The I oriented in a way I thought it would print the best, and I added some support because of all the angles, I felt the support I designed would be better than that generated by the Afinia software.  

And since I needed a name to put on my drug store, what bigger name is their in the drug business than Heisenberg? 
Afters some trimming and filing, I installed the painted pieces in the pill bottle using thick CA.

I also printed a sidewalk to go around the building that will provide 12 parking stalls.  I also printed a window to install on the back door to the drug store.  

Thursday, March 6, 2014

Back Ground Building, Up and Down Outside Entry Stairs, Just for Giggles 4

I drive down I-35 here is beautiful KC all the time, and I always liked the lines of this building that backed up on the east side, just before the I-635 interchange.  So one day I took the closest exit, pulled around behind the building, and took a couple pictures.  I had been thinking about it for months, and the only reason I had not gotten pictures earlier was because I could not figure out how to orient it to 3d print it.  

I wasn't trying to match it exactly, I just wanted to get the look, all those angles.

Here is my drawing, done in SketchUp.

This is what I came up with for orientation.  Printing the building upside down generated lots of support for the roof, but none was needed for the lap siding, and it allowed the structure to be printed in one piece.  The doors and windows were printed flat, except the glass block window, which was printed vertical.

Here is the main portion of the support material, oriented in the picture, just about like it would be under the drawing above.

I printed the glass block in clear resin, and the rest in natural.  Currently, all I keep is clear, black and natural.  Since I am going to paint most things, it does not make any since to have to cover a color, but there are a bunch of colors available.  Here is a link to all the filament colors that are available at Afinia,

The shingles are printed on paper, as are the concrete blocks.  I designed both in Photoshop Elements.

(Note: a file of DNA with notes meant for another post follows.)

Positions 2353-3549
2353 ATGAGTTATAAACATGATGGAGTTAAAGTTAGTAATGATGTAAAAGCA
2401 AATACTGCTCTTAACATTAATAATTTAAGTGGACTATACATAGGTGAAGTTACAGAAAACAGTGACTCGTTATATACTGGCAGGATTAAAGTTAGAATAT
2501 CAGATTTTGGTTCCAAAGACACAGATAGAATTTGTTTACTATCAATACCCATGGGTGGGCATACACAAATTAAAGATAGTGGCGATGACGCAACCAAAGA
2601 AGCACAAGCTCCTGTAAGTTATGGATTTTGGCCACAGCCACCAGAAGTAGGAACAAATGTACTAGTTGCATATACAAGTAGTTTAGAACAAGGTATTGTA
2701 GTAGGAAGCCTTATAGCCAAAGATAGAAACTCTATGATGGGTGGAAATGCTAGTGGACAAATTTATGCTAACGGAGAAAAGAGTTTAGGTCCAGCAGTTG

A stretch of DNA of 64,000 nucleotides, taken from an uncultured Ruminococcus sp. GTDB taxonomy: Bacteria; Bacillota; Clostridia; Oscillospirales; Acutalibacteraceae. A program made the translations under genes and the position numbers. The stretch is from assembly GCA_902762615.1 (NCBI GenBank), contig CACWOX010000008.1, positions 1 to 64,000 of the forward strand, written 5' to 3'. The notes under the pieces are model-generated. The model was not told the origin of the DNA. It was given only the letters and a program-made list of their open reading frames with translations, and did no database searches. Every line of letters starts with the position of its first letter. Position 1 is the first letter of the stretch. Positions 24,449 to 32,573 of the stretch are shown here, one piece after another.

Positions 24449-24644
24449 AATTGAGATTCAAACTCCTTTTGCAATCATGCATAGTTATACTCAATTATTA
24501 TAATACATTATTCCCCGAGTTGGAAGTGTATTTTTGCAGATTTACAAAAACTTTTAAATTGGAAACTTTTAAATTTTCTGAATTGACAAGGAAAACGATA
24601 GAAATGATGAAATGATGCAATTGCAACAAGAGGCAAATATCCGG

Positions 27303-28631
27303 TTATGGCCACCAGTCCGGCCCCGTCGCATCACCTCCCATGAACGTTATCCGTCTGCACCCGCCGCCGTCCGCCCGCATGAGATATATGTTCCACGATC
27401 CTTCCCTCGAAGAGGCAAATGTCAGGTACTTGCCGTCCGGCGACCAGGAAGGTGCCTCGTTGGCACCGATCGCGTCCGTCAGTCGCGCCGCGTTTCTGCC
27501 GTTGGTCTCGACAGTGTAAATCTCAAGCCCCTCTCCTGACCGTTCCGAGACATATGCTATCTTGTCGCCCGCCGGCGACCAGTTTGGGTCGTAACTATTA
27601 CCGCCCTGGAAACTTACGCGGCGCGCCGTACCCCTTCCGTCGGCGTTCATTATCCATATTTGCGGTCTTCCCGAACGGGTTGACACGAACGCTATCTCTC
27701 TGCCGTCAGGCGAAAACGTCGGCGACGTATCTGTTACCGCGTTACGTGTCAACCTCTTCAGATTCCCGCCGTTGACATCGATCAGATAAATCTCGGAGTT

I really don't know where I will ever use this, but it can go on a backdrop just about anywhere.

Saturday, March 1, 2014

Blairline Corn Crib, Down on the Farm #9

The design of this kit in just an engineering marvel.  It looks like it will be a difficult kit to build, but it would be a nice weekend project.
The instructions are very nice, and included a drawing of all the sheets, numbered, so it is easy to identify all the parts. I test fit a couple of the uprights before I started applying paint.

The only thing I don't like about laser cut wood kits, is the brunt black edges on everything.  With this kit it was easy to cover it with paint.  I painted the edges rather heavy, but tried to leave some bare wood on the faces, to give the appearance of peeled paint.  

Assembly is very easy, as the uprights, shown here, fit perfectly in the holes in the base.  There is even a top support that fits on the inside edge

The outer surface has this lattice applied, again I painted the edges, but dry brushed the faces.

At this point I gave everything a wash of A&I to get a weathered, dirty look.

Really is amazing how everything fits together so perfectly.

The roof framing is genius. Very intricate, but quite easy to assemble.

A close view of the building before the roof goes on shows the nice roof framing and the details applied to the doors.

The roofing includes some flashing for the hips that I painted green, and gave a wash of A&I.

I can't say enough about how hard this looked like was going to be to put together when just looking at a picture, and how easy it was in actuality.  This will look great on my farm diorama.

Unless I add another structure, this will be the only wood kit on the diorama, there are also two metal kits, and the rest are 3d printed.

Previous postings in the series:
Down on the Farm